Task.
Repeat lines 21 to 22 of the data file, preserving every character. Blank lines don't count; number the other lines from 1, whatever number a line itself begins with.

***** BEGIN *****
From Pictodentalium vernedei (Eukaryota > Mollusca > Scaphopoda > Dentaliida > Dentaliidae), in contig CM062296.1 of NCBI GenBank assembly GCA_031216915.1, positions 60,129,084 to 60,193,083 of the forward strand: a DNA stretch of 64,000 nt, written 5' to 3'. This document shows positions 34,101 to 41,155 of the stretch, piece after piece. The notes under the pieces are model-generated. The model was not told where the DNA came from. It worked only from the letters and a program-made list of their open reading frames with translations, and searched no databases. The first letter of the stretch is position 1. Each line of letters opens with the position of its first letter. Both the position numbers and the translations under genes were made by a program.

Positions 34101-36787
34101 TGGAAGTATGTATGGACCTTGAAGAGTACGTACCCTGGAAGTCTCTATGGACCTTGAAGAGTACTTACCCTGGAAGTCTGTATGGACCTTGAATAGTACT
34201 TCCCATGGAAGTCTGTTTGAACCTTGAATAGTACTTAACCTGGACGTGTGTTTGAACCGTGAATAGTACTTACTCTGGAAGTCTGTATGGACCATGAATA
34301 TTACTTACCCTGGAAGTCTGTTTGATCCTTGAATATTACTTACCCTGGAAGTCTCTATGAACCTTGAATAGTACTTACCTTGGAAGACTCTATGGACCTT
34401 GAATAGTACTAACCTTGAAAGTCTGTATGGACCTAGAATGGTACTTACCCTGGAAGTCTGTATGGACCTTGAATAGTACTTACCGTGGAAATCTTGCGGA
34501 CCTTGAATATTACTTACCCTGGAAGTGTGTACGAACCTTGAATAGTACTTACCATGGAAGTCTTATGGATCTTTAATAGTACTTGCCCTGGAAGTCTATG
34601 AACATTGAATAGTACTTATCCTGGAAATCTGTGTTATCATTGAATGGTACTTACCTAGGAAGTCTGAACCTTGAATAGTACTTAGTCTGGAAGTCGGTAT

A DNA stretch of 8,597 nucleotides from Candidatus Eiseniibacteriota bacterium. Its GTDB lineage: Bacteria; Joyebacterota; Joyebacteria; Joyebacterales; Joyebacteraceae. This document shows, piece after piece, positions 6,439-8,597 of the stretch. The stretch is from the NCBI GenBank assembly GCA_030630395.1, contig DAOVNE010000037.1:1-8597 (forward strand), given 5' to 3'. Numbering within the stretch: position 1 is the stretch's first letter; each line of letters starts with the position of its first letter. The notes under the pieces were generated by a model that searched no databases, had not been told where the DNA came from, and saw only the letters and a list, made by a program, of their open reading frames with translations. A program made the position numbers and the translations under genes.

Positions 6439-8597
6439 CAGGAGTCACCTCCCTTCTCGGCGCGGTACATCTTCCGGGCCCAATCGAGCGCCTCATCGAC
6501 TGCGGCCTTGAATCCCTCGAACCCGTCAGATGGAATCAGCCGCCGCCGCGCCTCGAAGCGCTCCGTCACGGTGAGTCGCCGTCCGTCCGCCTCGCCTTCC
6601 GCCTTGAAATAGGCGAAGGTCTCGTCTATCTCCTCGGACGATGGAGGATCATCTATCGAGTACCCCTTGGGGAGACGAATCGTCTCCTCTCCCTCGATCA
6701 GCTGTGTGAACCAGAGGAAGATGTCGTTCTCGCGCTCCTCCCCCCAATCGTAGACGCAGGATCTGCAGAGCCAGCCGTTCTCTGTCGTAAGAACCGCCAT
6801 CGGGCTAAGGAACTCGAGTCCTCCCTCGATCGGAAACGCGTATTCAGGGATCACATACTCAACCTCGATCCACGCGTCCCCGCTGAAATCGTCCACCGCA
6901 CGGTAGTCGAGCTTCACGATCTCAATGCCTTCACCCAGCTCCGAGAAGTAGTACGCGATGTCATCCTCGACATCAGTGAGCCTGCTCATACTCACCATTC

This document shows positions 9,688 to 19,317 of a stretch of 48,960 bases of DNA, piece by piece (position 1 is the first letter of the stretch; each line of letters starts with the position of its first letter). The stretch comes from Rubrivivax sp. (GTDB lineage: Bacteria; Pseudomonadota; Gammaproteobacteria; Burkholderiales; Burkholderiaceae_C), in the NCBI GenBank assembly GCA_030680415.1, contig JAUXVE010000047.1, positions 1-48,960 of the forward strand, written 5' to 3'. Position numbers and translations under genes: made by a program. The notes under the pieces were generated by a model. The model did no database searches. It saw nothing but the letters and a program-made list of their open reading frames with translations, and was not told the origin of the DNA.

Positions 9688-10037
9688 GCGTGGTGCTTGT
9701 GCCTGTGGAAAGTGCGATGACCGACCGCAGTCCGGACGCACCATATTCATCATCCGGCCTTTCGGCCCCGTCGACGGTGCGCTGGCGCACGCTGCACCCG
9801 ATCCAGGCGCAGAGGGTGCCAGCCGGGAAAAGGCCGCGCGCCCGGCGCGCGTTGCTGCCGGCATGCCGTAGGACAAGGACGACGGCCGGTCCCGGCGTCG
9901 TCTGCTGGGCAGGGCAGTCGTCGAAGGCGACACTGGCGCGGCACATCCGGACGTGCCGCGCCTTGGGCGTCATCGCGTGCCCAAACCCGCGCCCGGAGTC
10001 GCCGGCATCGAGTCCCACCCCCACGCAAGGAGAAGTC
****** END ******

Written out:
9801 ATCCAGGCGCAGAGGGTGCCAGCCGGGAAAAGGCCGCGCGCCCGGCGCGCGTTGCTGCCGGCATGCCGTAGGACAAGGACGACGGCCGGTCCCGGCGTCG
9901 TCTGCTGGGCAGGGCAGTCGTCGAAGGCGACACTGGCGCGGCACATCCGGACGTGCCGCGCCTTGGGCGTCATCGCGTGCCCAAACCCGCGCCCGGAGTC